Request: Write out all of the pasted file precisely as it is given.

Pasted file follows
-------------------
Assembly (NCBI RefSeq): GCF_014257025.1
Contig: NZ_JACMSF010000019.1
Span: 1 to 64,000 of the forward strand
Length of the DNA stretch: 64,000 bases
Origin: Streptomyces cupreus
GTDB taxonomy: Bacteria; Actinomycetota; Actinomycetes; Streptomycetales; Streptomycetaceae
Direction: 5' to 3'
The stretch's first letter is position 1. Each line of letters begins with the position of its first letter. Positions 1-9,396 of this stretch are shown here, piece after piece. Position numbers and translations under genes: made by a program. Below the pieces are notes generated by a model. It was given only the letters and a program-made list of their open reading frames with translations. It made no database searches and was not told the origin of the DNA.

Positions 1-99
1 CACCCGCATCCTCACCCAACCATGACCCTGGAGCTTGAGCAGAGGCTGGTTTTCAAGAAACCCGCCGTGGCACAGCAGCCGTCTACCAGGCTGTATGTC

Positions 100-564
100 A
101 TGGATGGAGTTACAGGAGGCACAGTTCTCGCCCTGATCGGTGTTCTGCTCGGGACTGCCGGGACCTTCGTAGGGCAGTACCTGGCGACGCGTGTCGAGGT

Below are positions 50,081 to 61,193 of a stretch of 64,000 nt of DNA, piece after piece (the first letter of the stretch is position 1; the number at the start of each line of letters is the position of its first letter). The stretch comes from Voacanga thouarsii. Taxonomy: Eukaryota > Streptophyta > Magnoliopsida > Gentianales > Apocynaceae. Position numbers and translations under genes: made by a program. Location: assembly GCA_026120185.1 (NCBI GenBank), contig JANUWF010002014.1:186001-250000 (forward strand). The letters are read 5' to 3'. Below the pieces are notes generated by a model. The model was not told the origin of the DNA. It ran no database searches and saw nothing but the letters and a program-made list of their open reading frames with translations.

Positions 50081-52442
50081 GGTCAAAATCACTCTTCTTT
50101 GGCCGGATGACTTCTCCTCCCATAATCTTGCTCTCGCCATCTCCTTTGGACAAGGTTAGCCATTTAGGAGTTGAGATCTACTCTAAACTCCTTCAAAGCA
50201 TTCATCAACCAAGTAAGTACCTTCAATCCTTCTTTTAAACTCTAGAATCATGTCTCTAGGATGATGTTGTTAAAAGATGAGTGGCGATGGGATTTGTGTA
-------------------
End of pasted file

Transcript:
Assembly (NCBI RefSeq): GCF_014257025.1
Contig: NZ_JACMSF010000019.1
Span: 1 to 64,000 of the forward strand
Length of the DNA stretch: 64,000 bases
Origin: Streptomyces cupreus
GTDB taxonomy: Bacteria; Actinomycetota; Actinomycetes; Streptomycetales; Streptomycetaceae
Direction: 5' to 3'
The stretch's first letter is position 1. Each line of letters begins with the position of its first letter. Positions 1-9,396 of this stretch are shown here, piece after piece. Position numbers and translations under genes: made by a program. Below the pieces are notes generated by a model. It was given only the letters and a program-made list of their open reading frames with translations. It made no database searches and was not told the origin of the DNA.

Positions 1-99
1 CACCCGCATCCTCACCCAACCATGACCCTGGAGCTTGAGCAGAGGCTGGTTTTCAAGAAACCCGCCGTGGCACAGCAGCCGTCTACCAGGCTGTATGTC

Positions 100-564
100 A
101 TGGATGGAGTTACAGGAGGCACAGTTCTCGCCCTGATCGGTGTTCTGCTCGGGACTGCCGGGACCTTCGTAGGGCAGTACCTGGCGACGCGTGTCGAGGT

Below are positions 50,081 to 61,193 of a stretch of 64,000 nt of DNA, piece after piece (the first letter of the stretch is position 1; the number at the start of each line of letters is the position of its first letter). The stretch comes from Voacanga thouarsii. Taxonomy: Eukaryota > Streptophyta > Magnoliopsida > Gentianales > Apocynaceae. Position numbers and translations under genes: made by a program. Location: assembly GCA_026120185.1 (NCBI GenBank), contig JANUWF010002014.1:186001-250000 (forward strand). The letters are read 5' to 3'. Below the pieces are notes generated by a model. The model was not told the origin of the DNA. It ran no database searches and saw nothing but the letters and a program-made list of their open reading frames with translations.

Positions 50081-52442
50081 GGTCAAAATCACTCTTCTTT
50101 GGCCGGATGACTTCTCCTCCCATAATCTTGCTCTCGCCATCTCCTTTGGACAAGGTTAGCCATTTAGGAGTTGAGATCTACTCTAAACTCCTTCAAAGCA
50201 TTCATCAACCAAGTAAGTACCTTCAATCCTTCTTTTAAACTCTAGAATCATGTCTCTAGGATGATGTTGTTAAAAGATGAGTGGCGATGGGATTTGTGTA